Vatican decrees COVID-19 vaccinations for employees, those who refuse risk being fired

Nation/world
Pope Francis celebrates the Ash Wednesday mass leading Catholics into Lent, at St. Peter's Basilica at the Vatican, Wednesday, Feb. 17, 2021. (Guglielmo Mangiapane/Pool photo via AP)

Pope Francis celebrates the Ash Wednesday mass leading Catholics into Lent, at St. Peter’s Basilica at the Vatican, Wednesday, Feb. 17, 2021. (Guglielmo Mangiapane/Pool photo via AP)

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The Vatican is taking Pope Francis’ pro-vaccine stance very seriously: Any Vatican employee who refuses to get a coronavirus shot without valid medical reason risks being fired.

A Feb. 8 decree signed by the governor of the Vatican City State sparked heated debate Thursday, since its provisions go well beyond the generally voluntary nature of COVID-19 vaccinations in Italy and much of the rest of the world.

The decree cited the need to protect Vatican employees in the workplace, as well as guidelines issued by Francis’ own COVID-19 commission of advisers who said there was a moral responsibility to vaccinate yourself “given that refusing a vaccine can constitute a risk for others.”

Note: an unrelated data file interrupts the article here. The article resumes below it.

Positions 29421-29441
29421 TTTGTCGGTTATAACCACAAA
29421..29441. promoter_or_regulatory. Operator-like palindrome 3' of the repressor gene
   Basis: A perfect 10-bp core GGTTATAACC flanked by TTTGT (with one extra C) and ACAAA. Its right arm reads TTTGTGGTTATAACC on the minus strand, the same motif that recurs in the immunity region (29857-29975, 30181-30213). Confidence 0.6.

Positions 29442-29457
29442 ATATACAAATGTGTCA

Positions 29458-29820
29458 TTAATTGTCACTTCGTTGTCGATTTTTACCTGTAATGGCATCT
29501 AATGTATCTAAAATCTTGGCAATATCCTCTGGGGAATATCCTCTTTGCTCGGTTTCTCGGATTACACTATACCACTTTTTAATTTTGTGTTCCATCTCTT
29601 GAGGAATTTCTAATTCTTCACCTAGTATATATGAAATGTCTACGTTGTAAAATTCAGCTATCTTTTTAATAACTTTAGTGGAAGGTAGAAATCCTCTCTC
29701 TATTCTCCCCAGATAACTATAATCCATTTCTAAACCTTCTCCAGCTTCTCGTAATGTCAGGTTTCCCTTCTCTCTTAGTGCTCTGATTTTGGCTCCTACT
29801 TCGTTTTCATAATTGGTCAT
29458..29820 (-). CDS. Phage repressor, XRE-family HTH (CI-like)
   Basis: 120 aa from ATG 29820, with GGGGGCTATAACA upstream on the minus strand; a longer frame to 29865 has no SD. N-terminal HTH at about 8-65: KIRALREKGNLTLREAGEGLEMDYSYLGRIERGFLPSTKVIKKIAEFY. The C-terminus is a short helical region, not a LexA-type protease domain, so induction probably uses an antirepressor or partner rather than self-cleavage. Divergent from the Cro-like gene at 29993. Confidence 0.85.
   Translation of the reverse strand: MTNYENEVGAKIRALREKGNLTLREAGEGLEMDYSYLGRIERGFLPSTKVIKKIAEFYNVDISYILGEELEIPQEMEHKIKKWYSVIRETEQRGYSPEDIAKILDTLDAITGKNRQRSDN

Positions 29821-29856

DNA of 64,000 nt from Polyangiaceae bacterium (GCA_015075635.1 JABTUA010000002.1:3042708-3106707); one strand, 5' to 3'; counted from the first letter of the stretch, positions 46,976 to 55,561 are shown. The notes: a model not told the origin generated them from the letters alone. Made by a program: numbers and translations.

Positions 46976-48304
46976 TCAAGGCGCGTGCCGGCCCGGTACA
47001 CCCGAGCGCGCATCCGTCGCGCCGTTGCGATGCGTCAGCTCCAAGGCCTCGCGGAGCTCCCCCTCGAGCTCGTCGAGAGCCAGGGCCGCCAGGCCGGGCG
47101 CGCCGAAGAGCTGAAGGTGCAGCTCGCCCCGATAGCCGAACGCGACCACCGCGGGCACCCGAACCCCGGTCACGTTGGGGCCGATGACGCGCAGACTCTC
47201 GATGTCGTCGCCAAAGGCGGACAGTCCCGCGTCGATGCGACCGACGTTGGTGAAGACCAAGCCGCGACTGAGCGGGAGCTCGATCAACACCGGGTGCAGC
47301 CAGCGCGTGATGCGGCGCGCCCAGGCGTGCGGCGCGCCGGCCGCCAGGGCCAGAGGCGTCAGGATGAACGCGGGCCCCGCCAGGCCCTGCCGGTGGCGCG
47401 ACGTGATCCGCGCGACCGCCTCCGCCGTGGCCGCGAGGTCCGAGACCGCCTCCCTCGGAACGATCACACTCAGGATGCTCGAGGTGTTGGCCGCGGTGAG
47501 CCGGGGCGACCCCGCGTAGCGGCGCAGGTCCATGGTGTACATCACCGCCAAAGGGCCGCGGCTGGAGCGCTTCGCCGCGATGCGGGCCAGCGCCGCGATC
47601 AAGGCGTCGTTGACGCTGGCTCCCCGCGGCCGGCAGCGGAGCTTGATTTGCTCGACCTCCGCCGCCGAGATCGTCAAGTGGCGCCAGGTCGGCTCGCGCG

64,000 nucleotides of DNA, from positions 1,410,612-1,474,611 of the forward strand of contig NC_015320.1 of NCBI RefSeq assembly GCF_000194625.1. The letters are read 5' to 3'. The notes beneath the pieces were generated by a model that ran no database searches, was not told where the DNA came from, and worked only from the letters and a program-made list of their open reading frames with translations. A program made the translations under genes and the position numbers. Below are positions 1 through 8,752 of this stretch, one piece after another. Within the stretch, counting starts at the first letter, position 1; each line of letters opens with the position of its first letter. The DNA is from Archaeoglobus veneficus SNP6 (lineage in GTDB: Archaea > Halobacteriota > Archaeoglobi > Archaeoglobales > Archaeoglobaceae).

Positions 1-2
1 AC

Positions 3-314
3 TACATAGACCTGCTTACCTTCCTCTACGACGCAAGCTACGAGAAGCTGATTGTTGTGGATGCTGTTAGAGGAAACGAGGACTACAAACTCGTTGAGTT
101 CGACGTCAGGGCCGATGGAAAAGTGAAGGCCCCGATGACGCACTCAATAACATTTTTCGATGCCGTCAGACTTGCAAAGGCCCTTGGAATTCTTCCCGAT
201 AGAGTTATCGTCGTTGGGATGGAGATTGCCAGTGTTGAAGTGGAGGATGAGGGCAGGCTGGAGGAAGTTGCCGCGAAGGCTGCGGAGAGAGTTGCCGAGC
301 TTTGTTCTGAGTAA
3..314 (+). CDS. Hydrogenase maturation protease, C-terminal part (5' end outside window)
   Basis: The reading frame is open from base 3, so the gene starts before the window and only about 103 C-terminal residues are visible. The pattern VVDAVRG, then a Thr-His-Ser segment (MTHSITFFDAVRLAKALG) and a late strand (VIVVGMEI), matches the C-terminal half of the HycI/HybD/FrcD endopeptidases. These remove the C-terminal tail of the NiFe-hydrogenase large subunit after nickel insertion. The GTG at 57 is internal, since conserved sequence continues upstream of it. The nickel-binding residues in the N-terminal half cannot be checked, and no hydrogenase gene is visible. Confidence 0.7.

The decree says that Vatican employees who opt out without a proven medical need risk sanctions up to and including “the interruption of the relationship of employment.” The Vatican is an absolute monarchy in the heart of Rome that operates independently of Italian law and Italian labor protections.

The Vatican, which has around 5,000 employees, is on its way to becoming perhaps the first country to complete its adult vaccination campaign, after the Holy See’s health service began inoculating staff and their families in early January with Pfizer shots. Francis himself has received his second dose.

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